Or once you're dead, you're dead.


That's it.

Not even considering the evidence.

And then how actually if you look at how it's presented or how we could present it, it's absolutely fascinating as pretty much most topics are when you actually give it the time of day to consider what you're dealing with and and why.


You know it has a basis in the university, why there's a whole degree on it or some sort of course on it.

It's not that place because it serves a purpose and it's been deemed something that is generating new knowledge and will help people.

Maybe not as a stand alone topic, but it will certainly complement something else or even help people in their own lives.


Oh, absolutely.

And again, I think it's, it keeps, it's adding to that picture, isn't it?

It's adding to the conversation.

And I think having that debate, having that discourse is so important because it's what we do as human beings, you know, trying to understand what's happening around us, the world around us, the experiences around us.


That's that's what we do.

And I've never really understood why the field of parapsychology, it doesn't have that same it's not deemed as favourably, shall we say, to talk about these things in the same way that other aspects get talked about and mentioned.


And that baffles me, because there's nothing wrong in having lively debates and conversations on any subject matter, including death and dying and grief, and the the kind of phenomena that people experience and report and have been doing so for centuries.


Let's talk about why that is happening as as something that has just been there across the globe, in every culture around the world for such a long time.

Why ignore that it's not the elephant in the room?


Yeah, I think unfortunately some of that just comes down to how we are as a society and how we again deliver and talk about things and label them.

I mean some paranormal phenomena, and I hate the word paranormal, supernatural, but essentially experiences that we struggle to fit within our current understanding of science.


They just don't seem to fit the bill.

They seem to fit outside it.

Or then we grapple with looking at well, how could a conventional explanation explain it where it looks unusual, but actually it's something else in disguise?

Could be anomalistic psychology in that sense.

But is it down to how people talk about them and they're actually clearly in the way they speak about them?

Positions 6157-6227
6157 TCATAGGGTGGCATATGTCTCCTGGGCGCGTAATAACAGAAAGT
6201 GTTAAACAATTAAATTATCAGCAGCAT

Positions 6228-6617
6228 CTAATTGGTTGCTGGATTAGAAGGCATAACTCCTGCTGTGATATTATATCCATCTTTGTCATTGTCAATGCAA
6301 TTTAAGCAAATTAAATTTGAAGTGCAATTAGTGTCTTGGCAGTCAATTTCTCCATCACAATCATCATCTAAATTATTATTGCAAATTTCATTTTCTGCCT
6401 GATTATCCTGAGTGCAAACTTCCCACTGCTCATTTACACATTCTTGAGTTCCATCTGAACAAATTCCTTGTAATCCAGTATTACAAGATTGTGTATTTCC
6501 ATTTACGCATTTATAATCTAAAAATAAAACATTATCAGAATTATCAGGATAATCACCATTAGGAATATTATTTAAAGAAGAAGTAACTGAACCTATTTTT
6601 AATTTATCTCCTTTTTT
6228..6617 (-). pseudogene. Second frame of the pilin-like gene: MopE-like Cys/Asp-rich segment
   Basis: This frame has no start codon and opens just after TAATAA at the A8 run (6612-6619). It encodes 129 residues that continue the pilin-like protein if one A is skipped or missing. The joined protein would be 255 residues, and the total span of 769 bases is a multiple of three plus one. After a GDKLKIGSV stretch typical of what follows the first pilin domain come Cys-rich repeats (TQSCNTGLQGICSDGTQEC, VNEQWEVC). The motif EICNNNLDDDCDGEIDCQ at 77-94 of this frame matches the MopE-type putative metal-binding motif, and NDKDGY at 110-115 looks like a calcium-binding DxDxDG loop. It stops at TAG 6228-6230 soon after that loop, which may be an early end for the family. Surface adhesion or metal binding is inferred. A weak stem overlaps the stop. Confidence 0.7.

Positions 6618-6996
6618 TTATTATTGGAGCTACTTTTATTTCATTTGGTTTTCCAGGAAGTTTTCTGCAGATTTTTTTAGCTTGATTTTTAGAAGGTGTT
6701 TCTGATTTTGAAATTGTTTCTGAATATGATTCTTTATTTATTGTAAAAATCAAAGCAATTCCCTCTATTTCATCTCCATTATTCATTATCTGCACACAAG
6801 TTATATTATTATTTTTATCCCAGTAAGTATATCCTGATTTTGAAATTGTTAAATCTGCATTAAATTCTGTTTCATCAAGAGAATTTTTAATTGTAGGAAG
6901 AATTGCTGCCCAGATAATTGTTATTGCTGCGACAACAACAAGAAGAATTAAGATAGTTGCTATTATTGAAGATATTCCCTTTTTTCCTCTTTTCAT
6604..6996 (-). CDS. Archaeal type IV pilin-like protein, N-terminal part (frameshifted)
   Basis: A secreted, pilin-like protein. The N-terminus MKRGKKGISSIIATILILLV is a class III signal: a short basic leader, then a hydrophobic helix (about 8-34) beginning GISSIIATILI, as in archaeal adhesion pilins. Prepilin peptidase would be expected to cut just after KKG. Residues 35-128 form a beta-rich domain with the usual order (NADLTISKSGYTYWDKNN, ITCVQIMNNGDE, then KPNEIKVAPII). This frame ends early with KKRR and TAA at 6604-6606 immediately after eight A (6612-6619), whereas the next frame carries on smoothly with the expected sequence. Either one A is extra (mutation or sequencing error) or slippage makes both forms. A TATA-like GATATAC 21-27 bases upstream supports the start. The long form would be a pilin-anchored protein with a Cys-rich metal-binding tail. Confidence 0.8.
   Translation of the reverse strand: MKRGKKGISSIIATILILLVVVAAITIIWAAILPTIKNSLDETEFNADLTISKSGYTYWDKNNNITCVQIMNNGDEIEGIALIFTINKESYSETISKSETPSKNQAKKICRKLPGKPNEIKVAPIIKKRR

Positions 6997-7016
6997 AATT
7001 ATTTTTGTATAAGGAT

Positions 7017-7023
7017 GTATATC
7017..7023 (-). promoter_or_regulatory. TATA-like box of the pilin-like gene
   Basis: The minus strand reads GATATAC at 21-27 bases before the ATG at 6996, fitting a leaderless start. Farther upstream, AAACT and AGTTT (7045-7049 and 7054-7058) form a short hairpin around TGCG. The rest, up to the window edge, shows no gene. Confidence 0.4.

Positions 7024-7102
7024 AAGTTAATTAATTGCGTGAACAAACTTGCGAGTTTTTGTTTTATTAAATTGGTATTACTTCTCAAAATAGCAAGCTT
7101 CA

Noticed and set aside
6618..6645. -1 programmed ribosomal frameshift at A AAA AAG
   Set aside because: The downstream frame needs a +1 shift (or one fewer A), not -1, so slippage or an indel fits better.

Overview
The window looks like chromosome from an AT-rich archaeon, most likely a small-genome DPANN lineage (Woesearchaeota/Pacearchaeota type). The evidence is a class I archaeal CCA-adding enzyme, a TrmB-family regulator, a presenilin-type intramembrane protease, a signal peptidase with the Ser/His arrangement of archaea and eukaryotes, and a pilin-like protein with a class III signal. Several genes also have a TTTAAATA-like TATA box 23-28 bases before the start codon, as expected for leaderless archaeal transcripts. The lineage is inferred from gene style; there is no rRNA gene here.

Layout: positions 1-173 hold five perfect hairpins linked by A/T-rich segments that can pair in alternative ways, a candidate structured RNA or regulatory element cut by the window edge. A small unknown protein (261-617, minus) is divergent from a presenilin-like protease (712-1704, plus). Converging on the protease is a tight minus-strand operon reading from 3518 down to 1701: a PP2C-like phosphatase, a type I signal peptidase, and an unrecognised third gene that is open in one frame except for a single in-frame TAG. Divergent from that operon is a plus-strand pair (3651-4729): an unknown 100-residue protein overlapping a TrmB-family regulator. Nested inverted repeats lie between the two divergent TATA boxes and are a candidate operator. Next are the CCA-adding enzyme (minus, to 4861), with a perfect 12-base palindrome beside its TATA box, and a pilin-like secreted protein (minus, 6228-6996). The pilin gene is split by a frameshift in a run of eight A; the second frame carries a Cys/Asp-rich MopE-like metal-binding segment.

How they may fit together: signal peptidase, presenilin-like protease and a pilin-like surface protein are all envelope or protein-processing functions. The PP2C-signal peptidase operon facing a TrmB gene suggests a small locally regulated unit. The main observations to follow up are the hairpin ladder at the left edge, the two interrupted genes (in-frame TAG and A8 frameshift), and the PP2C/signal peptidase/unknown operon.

Putting them to one side is something that is taboo or unusual or a bit odd, or don't touch that.

It's career damaging.

You don't want, you know, to be labeled as the wacky person who deals with ghosts or psychics.

So again, when I was delivering that class only earlier this week on Sex and Society, I was talking about one of the founders of the psychology of sex, which was Henry Havelock Ellis.


Now he was interested in psychical research to a very minor degree and had a lot of correspondence with Sigmund Freud and Carl Jung, who were both honorary members of the American and British societies for psychical research.

After Havelock Ellis died, his then wife partner Francois De Liu.


She had had experiences of him at least five or six encounters of his ghost, and she wrote them up in a further biography of her life with him called The Return of Havelock Ellis.

So I mentioned this to the students, but I just said it so casually and sweeping saying and one of the final books on Hadlock Ellis was to do with his widow's experience of his ghost, written up by Francois de Leal, entitled The Return of Hadlock Ellis, and then moved on to the next slide.


You know, I didn't go into any detail.

I didn't explain what the apparitions were about because it wasn't a parapsychology class, it was sex and society.

But one student went, what was the title of the book again?

Is it a good read?

I would like to read that.

I told them it's like from 1961.

It's somewhere in the 60s and I I said, oh that's great.


You know, I'm really proud of you for wanting to go and find that book because it's old now, but it is an interesting little read and and so neutralize it because they're happening day-to-day.

We did a paper only a few years back, two or three years back for the British Journal of Psychiatry Open, which was another major survey on people's after death communication experiences.


We got over 1000 people to answer the survey.

That takes at least 40 minutes to fill in and it just showed how common these experiences are day-to-day.

Even researchers A General practitioner called Derry Rees, he did a paper in the British Medical Journal in 1971 off the back of his medical doctorate, called the Hallucinations of Widowhood.


He found that over 50% of 50% of widows and widowers have these experiences, everything from sense of presence phenomena through to apparitions, and then go back to the late 1880s with the Society for Psychical Research.

They did a massive report in their proceedings called the Report on the Census of Hallucinations, where they'd sent out in postal correspondence over 17,000 questionnaires asking people about unusual experiences they had had, to which over 10,000 had reported in the positive.


And there were a number of experiences, again within that, that fit the bill of after death communication experiences.

So we realise that actually the majority of people have these experiences.

What is unusual is the minority that seem to claim that in their entire lifetime they can't relate to knowing who's calling on the phone when it's ringing before they pick it up.


Or sensing that someone staring at them in a public place, or feeling a presence in the room when actually there's no one else there but yourself.